It is rare that any of the injuries that people tend to suffer in life will have the life altering effects that come with a TBI. The injury affects so many aspects of our lives and there will, unfortunately, be lasting damage that we will have to contend with for the rest of our days. However, that does not mean that the severity of the effects of the injury will be the same. For instance I do not believe that the condition of a person with brain injury at the start of the recovery will be the same say, twelve months, two years or even ten years after the injury occurred (except in the most extreme and unfortunate cases). With effort, a carefully considered approach and the right attitude, environment and influences, improvements can be made to a person suffering from the effects of a brain injury. However, there is no quick fix, no magic solution; because, at the end of the day, we are all individuals. Our brains work in different ways, we have different likes and dislikes, different strengths and weaknesses and different personalities. So any universal solution that could be offered would be inherently flawed. The best I can do is offering you the benefit of my experience as a person with TBI and what worked for me.
Inclusion in the Recovery Process through Communication
One of the first steps towards recovery that my parents (who were overseeing the recovery process at home) took was that I would be involved in the decision making process and talking through any possible avenues to explore. Now that I look back on it, the majority of the decisions were still made by my parents; they just discussed what was going to be done with me before we did it and made sure that I had no objections to whatever we were going to try. Nevertheless, it was good to feel that I was being included in the decision making process.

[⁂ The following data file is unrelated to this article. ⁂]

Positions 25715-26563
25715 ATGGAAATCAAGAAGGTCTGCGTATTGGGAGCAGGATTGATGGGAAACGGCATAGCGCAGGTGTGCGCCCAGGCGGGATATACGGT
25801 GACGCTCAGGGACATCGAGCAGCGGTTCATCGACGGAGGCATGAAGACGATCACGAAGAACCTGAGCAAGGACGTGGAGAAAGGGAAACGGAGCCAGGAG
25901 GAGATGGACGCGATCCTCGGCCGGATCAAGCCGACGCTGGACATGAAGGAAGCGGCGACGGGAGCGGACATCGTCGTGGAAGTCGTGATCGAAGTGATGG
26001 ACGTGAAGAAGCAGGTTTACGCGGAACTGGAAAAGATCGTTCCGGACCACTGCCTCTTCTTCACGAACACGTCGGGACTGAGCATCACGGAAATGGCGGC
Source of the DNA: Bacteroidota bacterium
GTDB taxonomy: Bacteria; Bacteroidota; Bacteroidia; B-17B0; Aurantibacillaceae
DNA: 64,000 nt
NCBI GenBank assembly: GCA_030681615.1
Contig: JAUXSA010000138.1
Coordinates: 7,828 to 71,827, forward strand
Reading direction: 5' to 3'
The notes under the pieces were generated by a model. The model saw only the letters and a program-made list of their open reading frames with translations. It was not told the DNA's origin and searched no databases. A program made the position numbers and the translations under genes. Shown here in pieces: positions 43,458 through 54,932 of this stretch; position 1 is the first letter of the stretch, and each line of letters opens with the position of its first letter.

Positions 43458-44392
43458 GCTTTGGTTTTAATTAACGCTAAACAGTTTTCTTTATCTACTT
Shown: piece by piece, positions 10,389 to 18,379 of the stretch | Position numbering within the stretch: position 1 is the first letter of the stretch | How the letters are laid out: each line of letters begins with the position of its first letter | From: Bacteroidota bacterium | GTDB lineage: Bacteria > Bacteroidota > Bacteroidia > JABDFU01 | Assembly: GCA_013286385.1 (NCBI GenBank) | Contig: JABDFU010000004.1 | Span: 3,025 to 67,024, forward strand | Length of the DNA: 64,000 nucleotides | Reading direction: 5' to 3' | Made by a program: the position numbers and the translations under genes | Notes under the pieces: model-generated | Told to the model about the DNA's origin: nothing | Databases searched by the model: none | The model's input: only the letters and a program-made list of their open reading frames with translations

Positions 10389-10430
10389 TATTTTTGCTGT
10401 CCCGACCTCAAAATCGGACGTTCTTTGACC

This approach of using open communication did a lot for me. To know that I was still considered capable and trustworthy, despite what I was dealing with (even if I wasn’t in any fit state to contribute more than my consent or objections), had a positive effect on my mindset and massively increased my confidence and improved how I viewed myself. The slow building of confidence and self-belief plays an integral role in the rehabilitation process and the knowledge that I was still an equal part of the family, that I was not being excluded helped to get the ball rolling.
Tackiling Claustrophobic Personal Space
A big way to reduce the amount a brain injury affects the life of a patient is to find alternatives to compensate for their difficulties. Try to find substitutes for things they cannot have or alternatives for things they cannot do to reduce the loss that they have endured.
Just as an example, a big issue I had after my TBI was a problem with personal space. I had real difficulty going to places that involved noise, close proximity to other people and the necessity to socialise and interact with others. So in the early stages of recovery when I needed to go outside and see something less of civilization; instead of going into the busy market town I lived in, I went half a mile in the opposite direction where there was a small, quiet seaside village. Here, my dad and I would go for a walk on the beach or have a cup of coffee in a café, just as something of a day out to compensate until I was ready to tackle more active social situations.
Gradual Gains Technique and Perseverance